Sights and sounds of green Soweto

2008-07-17 00:00

WHILE recently attending a design course in Johannesburg, I overheard my Beeld newspaper colleagues organising a tour of Soweto for our Australian speaker. I was eager to join, but when I heard the asking price was around R800 I declined.

But that didn’t stop me going into the famous South Western Township. I found my own tour guide in a good friend who works for Standard Bank in Johannesburg. Mark Bailey was keen to show me “green Soweto” as well as a museum dedicated to Hector Pietersen. And so we started our grand tour.

The people of Soweto are living it up these days. As preparation for the 2010 sightseers, Sowetans have planted 200 000 trees to make the megatownship green. They now also have the biggest shopping centre in southern Africa, Maponya Mall. The centre, not dissimilar to our Liberty Midlands Mall, and the trees are the first two things you set your eyes on when driving into Soweto. The other is the Chris Hani Baragwanath Hospital, or Bara, but you don’t want to end up in there. The horror tales are too many.

Instead, we went to Kliptown’s Walter Sisulu Square, where Liberian President Ellen Johnson-Sirleaf gave her Nelson Mandela lecture on Sunday night. A post-modern concrete jungle stuck out like a crashed plane and a roundabout held five outer space-like square columns, hanging onto which were an abseiling crew. They had just attached a banner to the top of the slab, which was about 30 metres in the air. They let go. A majestic Mandela rolled into the concrete space with the words: “Mandela Lecture Series 2008” forming on the space.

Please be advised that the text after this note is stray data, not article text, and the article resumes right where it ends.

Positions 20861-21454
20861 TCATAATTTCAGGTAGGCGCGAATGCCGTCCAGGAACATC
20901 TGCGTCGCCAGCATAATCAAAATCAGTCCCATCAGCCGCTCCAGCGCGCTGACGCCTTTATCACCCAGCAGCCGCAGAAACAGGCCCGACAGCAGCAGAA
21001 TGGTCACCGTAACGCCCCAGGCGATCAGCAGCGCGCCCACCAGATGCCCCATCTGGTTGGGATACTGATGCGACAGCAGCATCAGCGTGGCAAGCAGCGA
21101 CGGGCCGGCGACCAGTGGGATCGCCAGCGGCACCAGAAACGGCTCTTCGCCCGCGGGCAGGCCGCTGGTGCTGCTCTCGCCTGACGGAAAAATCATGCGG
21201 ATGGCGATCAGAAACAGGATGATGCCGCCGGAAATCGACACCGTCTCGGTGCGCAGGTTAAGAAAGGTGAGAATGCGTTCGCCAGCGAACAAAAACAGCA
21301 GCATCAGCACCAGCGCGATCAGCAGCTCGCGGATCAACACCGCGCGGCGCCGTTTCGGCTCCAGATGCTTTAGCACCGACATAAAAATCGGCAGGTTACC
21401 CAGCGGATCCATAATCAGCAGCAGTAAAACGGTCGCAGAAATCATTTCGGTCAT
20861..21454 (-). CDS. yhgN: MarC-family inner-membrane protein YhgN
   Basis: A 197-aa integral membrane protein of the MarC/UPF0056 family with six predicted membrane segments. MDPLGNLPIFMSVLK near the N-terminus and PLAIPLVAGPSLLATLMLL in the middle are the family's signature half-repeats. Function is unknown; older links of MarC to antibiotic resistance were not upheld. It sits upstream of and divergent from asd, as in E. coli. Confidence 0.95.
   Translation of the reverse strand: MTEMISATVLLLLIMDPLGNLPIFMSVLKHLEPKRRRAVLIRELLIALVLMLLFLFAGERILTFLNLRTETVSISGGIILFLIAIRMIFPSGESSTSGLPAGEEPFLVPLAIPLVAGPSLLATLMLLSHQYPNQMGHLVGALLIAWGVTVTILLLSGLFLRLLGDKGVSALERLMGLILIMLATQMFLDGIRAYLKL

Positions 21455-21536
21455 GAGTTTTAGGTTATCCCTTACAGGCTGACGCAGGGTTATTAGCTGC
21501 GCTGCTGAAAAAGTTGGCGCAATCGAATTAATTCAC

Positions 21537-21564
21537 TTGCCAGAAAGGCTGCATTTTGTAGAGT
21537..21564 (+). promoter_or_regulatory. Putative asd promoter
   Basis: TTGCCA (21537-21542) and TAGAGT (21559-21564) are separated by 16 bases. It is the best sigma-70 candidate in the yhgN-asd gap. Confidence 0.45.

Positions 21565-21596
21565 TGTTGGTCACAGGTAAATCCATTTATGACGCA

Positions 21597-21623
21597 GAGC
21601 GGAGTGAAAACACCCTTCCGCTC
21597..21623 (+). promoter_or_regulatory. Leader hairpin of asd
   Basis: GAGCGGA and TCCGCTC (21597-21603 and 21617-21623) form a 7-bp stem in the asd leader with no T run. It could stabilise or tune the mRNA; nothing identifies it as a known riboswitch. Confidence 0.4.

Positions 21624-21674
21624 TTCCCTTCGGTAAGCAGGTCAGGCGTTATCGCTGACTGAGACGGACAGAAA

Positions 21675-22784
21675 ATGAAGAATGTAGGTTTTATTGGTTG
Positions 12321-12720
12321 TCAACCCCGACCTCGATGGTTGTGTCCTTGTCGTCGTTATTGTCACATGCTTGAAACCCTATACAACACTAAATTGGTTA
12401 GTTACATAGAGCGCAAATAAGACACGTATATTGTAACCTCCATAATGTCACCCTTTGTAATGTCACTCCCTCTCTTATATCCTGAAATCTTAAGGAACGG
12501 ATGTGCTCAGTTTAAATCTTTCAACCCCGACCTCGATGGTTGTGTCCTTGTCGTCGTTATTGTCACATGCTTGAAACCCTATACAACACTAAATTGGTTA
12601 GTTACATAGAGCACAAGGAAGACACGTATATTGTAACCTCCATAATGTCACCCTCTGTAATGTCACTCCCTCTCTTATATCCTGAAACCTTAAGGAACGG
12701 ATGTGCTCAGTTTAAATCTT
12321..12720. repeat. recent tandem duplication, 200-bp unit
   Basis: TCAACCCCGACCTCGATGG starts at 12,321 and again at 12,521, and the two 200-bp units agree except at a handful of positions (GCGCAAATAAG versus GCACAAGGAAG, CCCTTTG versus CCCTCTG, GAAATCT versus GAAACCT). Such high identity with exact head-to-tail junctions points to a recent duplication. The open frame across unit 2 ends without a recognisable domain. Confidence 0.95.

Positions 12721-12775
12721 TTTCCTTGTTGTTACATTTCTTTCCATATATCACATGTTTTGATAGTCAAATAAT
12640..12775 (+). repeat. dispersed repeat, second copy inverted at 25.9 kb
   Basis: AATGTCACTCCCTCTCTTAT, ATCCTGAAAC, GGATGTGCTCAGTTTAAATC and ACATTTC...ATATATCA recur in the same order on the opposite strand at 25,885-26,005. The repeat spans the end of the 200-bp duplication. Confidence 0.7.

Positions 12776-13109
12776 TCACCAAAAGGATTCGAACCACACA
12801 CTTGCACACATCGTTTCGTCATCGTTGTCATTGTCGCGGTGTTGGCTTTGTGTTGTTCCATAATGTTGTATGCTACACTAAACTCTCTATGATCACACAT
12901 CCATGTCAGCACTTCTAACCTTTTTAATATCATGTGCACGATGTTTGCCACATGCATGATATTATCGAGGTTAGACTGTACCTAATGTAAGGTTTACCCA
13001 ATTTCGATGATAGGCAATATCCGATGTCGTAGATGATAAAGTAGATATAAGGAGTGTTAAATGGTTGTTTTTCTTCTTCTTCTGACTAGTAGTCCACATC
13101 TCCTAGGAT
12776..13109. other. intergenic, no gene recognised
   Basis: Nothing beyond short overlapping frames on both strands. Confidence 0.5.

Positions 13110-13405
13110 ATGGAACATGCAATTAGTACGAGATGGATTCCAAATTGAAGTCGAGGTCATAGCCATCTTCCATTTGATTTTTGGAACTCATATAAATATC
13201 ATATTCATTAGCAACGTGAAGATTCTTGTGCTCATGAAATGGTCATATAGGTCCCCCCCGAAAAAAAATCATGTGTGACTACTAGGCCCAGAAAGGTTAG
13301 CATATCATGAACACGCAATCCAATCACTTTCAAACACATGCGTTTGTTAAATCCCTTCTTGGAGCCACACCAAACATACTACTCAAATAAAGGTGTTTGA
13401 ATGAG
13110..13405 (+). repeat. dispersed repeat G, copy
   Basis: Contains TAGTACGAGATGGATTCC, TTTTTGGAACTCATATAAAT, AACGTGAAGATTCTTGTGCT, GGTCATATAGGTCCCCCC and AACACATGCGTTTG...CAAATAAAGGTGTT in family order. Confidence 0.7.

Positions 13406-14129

It was a Sunday and the square itself was quiet. The art gallery was shut and the coffee shop didn’t seem to be running. This entertainment hub clearly only gets busy when there’s a party. When there isn’t, the authentic traders — the ones selling cheap second-hand clothes, blankets and cellphone accessories, come out. It was clearly in its infancy. By 2010, one hopes it will be beating its drums 24/7.

On our way to West Orlando, home of the Mandelas and the Tutus, we veered past the “under construction” Orlando Stadium, which is being upgraded as a 2010 practice venue. The architects were clever in their design, giving the stadium the look of a shining jewel echoing the shape of the disused mine dump that rises behind the stadium.

Near the stadium were the colourful Orlando Towers. Adrenaline junkies were pre-paring for their great opening, when tourists will be taken to the top and persuaded to jump off the edge.

The Hector Pietersen Memorial and its museum were spectacularly moving.

Having heard the testimonies of witnesses to the student uprisings in 1976, we sat by the memorial river and ate pap and beef stew. It was the Sunday of the new-look Sunday Sun, and I thought it was appropriate that we read it while eating traditional township food in Soweto.

Our final destination as tourists was to see where Madiba and Archbishop Desmond Tutu live and we found their ordinary-looking houses in Vilakazi Street. It was here that I felt most at peace. Cars lined the street, with the occupants of various homes enjoying a Sunday braai, just like my family were doing in Hilton. A few men, gripping beers, waved over their fence to us. We smiled and waved back.

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